loader from loading.io

Supreme Court Fall 2014 Preview, featuring Prof. Emmett Macfarlane

The McGill Law Journal Podcast

Release Date: 10/14/2014

Cannabis Legalization at the Frontier show art Cannabis Legalization at the Frontier

The McGill Law Journal Podcast

In this podcast, we explore the practical implications of Canada's cannabis legalization, examining emerging issues related to workplace safety, privacy, property rights, the constitutional division of powers, and what Canadians can say to border officers if asked about cannabis use.

info_outline
Smart Cities: Who Owns the Data? show art Smart Cities: Who Owns the Data?

The McGill Law Journal Podcast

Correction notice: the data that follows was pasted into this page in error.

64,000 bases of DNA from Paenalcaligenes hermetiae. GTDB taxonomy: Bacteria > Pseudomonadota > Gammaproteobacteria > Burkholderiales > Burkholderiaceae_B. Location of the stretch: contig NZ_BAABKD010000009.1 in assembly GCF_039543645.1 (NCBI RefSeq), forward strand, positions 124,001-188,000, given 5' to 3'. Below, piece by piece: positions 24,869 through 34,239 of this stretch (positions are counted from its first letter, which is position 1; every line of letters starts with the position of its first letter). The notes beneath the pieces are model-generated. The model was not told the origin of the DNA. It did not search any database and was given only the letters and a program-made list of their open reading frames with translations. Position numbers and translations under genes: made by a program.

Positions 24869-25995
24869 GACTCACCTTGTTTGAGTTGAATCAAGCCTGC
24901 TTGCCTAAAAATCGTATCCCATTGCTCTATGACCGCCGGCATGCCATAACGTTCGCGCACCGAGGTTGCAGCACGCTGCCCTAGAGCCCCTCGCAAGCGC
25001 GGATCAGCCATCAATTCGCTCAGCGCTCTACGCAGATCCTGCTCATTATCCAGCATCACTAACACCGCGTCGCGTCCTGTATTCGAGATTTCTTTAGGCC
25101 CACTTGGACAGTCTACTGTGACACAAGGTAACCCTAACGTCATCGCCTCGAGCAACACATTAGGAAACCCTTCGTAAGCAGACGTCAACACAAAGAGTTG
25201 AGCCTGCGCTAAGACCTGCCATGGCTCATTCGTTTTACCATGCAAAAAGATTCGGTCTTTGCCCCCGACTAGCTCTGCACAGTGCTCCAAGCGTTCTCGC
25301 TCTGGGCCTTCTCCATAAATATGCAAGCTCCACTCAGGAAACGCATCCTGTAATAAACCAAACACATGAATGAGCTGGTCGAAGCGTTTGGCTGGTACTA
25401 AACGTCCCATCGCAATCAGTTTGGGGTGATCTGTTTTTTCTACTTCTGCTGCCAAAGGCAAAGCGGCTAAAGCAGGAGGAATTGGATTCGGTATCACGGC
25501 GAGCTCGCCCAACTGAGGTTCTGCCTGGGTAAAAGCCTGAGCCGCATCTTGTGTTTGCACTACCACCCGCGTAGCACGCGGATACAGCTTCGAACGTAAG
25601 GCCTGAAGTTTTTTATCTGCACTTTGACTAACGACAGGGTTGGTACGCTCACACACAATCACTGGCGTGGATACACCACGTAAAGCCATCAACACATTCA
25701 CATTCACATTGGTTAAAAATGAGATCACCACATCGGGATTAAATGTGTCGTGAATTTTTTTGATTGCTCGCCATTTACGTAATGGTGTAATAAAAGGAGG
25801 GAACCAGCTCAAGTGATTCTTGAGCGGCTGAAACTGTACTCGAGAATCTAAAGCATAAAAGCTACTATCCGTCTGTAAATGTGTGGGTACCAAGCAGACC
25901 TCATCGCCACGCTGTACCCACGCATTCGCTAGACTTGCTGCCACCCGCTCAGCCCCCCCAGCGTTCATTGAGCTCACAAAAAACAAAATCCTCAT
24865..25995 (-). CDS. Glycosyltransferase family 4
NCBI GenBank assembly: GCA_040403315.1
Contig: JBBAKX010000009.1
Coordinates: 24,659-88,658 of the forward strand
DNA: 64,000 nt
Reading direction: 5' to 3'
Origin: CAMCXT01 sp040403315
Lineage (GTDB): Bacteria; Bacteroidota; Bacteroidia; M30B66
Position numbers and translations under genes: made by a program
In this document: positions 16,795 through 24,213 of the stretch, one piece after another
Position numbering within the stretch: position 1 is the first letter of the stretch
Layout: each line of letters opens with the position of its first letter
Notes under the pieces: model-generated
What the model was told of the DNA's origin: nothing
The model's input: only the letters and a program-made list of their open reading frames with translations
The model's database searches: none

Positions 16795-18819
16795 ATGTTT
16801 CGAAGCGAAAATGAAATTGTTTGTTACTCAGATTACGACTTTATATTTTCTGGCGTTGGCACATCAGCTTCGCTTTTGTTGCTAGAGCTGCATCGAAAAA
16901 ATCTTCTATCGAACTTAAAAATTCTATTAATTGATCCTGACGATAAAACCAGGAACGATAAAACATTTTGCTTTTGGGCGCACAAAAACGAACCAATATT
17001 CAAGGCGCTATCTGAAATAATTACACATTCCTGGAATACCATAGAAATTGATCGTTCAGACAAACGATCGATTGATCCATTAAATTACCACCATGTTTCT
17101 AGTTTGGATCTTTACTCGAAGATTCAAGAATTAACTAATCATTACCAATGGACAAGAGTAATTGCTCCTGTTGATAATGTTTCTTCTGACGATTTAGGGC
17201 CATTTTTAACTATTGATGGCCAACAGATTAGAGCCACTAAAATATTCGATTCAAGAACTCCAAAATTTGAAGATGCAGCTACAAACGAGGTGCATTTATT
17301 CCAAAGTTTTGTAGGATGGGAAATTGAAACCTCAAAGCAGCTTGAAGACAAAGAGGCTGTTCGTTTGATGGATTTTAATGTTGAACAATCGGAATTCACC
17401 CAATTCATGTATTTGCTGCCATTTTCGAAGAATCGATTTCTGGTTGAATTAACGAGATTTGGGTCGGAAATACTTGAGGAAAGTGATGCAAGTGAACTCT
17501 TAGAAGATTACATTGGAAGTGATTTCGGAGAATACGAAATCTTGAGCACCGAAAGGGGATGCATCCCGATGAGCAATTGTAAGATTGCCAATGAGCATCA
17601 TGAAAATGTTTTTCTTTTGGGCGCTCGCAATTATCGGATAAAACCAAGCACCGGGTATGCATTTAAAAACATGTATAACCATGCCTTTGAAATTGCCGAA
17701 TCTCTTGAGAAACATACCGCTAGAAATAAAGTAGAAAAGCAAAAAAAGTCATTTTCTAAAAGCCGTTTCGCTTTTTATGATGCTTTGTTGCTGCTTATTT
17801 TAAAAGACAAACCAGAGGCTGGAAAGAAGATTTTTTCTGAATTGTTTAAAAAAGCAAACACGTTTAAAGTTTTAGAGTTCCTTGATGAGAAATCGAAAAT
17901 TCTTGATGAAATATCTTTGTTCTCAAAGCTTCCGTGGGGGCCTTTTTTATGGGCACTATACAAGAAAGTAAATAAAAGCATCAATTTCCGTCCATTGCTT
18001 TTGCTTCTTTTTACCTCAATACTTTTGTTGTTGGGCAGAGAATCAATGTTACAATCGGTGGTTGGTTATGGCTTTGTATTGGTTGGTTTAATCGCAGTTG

The city of Toronto is currently working with a private company to develop a “smart city”—a neighbourhood that incorporates the collection of big data into its urban design. Since its inception, the project has inspired debate about how data generated by the public/private partnerships ought to be used. In this podcast, we consider the implications of some of these questions, and ask who should own the data and intellectual property generated from projects that rely on both public and private investme

info_outline
Causing a Comeau-tion, Part Two show art Causing a Comeau-tion, Part Two

The McGill Law Journal Podcast